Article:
University of Bristol Spelæological Society

Hydrochemical Studies in Swildon's Hole, Priddy, Somerset (UBSS Proceedings v.24(2))

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Cooke,D., Glenton,K., Knights,A.V., MacDonald,M., Stenner,R.D., Stenner,F.L., Williams,J., and Williams,L., 2008. Hydrochemical Studies in Swildon's Hole, Priddy, Somerset. UBSS Proceedings, 24(2) , pp 121-175 Download PDF.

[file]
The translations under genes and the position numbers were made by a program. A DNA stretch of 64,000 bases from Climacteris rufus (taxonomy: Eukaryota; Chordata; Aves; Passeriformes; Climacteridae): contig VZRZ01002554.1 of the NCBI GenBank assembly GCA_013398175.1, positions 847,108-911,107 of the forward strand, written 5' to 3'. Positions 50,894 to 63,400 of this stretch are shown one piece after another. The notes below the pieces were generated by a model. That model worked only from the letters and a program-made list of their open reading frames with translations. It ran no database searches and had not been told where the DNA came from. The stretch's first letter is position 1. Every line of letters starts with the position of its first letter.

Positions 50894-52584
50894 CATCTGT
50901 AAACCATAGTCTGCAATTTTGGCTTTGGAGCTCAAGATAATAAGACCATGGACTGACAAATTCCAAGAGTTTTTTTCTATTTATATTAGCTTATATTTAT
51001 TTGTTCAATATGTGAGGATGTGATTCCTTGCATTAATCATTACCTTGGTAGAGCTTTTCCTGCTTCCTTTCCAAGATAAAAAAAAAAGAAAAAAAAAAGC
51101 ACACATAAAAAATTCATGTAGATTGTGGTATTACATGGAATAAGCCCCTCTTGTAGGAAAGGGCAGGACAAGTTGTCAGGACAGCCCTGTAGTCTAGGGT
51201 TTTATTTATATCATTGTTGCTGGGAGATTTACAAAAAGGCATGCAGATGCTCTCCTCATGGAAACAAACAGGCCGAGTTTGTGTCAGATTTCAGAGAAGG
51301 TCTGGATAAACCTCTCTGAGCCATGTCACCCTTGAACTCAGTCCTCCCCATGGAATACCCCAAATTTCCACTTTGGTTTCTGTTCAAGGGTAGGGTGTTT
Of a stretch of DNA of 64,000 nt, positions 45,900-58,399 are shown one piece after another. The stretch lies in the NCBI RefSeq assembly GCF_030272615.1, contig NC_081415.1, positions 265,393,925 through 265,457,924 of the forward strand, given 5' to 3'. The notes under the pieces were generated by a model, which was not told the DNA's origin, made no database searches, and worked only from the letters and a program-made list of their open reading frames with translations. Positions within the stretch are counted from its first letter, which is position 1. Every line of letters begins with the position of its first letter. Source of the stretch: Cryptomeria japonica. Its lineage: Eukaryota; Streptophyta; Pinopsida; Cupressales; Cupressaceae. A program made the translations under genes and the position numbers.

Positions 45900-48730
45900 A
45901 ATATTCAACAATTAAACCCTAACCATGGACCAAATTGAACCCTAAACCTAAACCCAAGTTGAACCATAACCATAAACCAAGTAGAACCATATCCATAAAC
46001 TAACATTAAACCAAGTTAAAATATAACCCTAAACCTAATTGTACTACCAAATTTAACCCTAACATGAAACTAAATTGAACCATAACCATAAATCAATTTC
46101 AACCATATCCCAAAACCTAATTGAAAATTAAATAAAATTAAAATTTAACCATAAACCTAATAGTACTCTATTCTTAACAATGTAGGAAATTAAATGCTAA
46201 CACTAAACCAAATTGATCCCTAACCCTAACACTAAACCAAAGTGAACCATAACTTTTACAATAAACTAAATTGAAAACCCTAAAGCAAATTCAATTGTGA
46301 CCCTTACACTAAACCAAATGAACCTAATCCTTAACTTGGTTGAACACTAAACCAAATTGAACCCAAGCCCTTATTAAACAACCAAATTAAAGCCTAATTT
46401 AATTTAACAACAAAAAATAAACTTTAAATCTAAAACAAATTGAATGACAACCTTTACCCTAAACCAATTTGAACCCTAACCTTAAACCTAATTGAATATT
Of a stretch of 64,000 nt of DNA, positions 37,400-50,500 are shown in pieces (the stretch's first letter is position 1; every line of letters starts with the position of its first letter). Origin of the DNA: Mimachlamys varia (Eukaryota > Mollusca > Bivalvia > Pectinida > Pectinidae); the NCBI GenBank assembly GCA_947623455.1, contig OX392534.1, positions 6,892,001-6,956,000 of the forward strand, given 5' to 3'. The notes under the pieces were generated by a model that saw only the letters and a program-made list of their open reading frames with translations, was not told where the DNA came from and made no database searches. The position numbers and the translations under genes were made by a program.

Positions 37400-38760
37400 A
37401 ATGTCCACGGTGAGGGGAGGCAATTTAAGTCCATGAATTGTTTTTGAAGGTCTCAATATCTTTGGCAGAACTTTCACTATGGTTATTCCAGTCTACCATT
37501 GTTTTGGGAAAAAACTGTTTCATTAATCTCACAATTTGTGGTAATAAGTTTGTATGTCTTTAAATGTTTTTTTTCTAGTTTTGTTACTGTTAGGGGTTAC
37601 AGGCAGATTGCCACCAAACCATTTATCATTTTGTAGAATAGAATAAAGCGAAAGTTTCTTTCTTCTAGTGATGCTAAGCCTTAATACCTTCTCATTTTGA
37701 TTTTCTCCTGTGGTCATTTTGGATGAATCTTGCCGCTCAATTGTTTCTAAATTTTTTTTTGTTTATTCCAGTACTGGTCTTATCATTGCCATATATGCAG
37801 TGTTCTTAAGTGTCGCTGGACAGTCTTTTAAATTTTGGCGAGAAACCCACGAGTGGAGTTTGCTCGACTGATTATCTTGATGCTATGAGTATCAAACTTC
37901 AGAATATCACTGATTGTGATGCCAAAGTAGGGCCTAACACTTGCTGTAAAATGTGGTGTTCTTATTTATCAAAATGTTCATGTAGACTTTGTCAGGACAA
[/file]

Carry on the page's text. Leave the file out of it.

Abstract: A detailed and comprehensive study was made of the hydrochemical properties of the streams flowing through Swildon's Hole in 1999 and 2000 with additional data being collected in 2002 to permit the inclusion of data from a "normal" dry summer. Measurements were made and water samples were collected in the cave and from the surface streams feeding it. The aim was to measure the concentrations of all ionic species present in the samples in significant levels (accuracy and precision being checked by calculating ion balances). For each sampling trip in the cave it was possible to calculate progressive increments of total hardness and discharge as the stream flowed through the cave. These increments took place as water from the various stream inlets joined the Main Stream. Seasonal changes were assessed in the characteristics of many of the "drip and trickle" inlets. Although many properties showed low variability, data for aggressiveness were particularly instructive. In most inlets beyond Rolling Thunder, pronounced seasonal changes of aggressiveness were found. These changes were consistent with independent observations concerning levels of carbon dioxide in the air in the cave. In addition, all of the inlets beyond Rolling Thunder are contaminated with nitrate, chloride, sodium and potassium, strongly indicating the presence of contamination by human or animal waste. At the six inlets beyond Rolling Thunder as far as Sump I, the presence of faecal bacteria was confirmed. Ion balances were unsatisfactory in most samples that were seriously contaminated by nitrate. Ion balances were satisfactory in the large majority of samples that were not contaminated with large levels of nitrate. Comparisons with earlier data showed that hydrochemical characteristics in the cave have remained stable for 40 years.

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